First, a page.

How to choose the right technology

When designing mobile apps it can be difficult to choose what technology to use. Will it be a progressive web app, or a native app? For which platforms, and what capabilities are needed?

Native mobile apps

Although web apps have become more capable lately, there are still things only native apps can do.

Android / iOS

When you need the best performance and control, going fully native is probably the best option. On Android that means programing on Android SDK with a Java language or Kotlin. Kotlin is a fairly recent addition, but is fully supported by Google. On iOS you would use Swift and XCode.


Flutter is a new cross platform development platform by Google. It is mainly intended for making apps for Google’s new Fuchsia OS, but as that one is far from ready, the main focus is now on creating apps for iOS and Android. Apps are written in Dart, and are compiled with Android SDK and XCode into “native” apps. The framework is somewhat large compared to fully native apps, but development is very fast.


Unity as you probably know is a game engine, but it’s worth mentioning here because it has a very strong cross platform focus. It’s missing a lot of the UI elements from other environments, so creating standard apps with it is not really the best idea, but if you’re creating a game, this is easily the best choice.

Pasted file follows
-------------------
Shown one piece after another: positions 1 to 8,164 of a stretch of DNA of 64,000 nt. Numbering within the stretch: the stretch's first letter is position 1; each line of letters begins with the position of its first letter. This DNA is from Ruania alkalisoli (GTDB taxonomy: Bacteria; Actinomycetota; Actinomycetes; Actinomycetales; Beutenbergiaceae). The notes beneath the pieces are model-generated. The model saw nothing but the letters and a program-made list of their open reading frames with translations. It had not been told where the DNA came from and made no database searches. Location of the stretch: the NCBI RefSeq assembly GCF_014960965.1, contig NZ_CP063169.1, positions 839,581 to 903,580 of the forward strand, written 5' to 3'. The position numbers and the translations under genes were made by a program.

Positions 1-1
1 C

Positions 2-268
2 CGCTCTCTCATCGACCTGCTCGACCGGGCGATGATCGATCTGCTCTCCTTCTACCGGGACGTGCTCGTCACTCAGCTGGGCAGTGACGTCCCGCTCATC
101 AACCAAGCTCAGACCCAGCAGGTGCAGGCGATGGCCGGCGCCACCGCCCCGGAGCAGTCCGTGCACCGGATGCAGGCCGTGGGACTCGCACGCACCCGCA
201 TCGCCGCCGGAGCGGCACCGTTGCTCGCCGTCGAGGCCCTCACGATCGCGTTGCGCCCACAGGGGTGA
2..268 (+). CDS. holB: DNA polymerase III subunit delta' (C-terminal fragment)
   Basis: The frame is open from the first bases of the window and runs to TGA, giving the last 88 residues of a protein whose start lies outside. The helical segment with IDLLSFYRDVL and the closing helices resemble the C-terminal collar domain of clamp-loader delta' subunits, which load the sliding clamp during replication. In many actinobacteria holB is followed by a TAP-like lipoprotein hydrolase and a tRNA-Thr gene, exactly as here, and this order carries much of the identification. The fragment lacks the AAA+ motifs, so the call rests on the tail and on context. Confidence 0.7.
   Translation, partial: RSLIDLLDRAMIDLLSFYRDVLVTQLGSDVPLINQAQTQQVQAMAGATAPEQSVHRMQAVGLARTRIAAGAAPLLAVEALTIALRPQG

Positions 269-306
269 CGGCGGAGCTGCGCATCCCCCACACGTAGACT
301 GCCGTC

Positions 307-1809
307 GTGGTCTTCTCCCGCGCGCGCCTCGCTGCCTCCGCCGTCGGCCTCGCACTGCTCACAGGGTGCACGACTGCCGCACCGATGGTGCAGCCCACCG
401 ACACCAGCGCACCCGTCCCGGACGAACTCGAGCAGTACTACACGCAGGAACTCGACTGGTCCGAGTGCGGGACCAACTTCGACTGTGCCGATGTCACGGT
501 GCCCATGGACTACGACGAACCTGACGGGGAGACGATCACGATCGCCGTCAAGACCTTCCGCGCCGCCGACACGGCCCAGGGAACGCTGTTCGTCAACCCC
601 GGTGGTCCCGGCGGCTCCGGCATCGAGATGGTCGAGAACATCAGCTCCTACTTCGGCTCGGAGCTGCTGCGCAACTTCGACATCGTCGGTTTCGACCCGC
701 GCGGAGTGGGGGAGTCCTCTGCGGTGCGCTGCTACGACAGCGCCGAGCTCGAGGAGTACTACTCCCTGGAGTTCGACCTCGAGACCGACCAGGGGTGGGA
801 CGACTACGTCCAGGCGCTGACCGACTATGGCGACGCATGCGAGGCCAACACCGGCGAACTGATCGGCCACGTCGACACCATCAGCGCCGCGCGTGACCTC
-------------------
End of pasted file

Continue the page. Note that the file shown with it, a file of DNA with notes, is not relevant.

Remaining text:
Progressive web apps

Although there are a lot of tools to create native mobile apps, web based apps are usually still by far the easiest to develop and deploy. And they are also truly cross platform. Recently there has been a lot of features added to web browsers to make web apps closer to native. You can read location, send notifications, run tasks in the background and use the devices camera, plus many more things. On mobile platforms there not yet any way to register them as apps, except to add them to the home screen.

Progressive web apps are written in ECMAScript (Javascript) or something transpiled into ECMAScript. It’s usually a good idea to use libraries or frameworks


React is a library for building UI, developed by Facebook. It is usually used together with other libraries, such as Redux. React is not really a framework, but it does  demand some adherence to a certain way of doing things. React is very popular, and has a lot of ready components and libraries that work with it. It can have a somewhat steep learning curve, especially together with Redux. And most of the libraries are updated often, so the way you do thing now, might be different from the way you did things 6 months ago.


Vue is also used for UI design, but compared to React it’s more of a framework. It combines templates, state code and styles into one component file. Where React is just the view layer, Vue includes a bit more. But in practice it’s very similar to React in the sense that React has a de-facto standard set of libraries that are almost always included. Vue has a slightly less technical focus than React.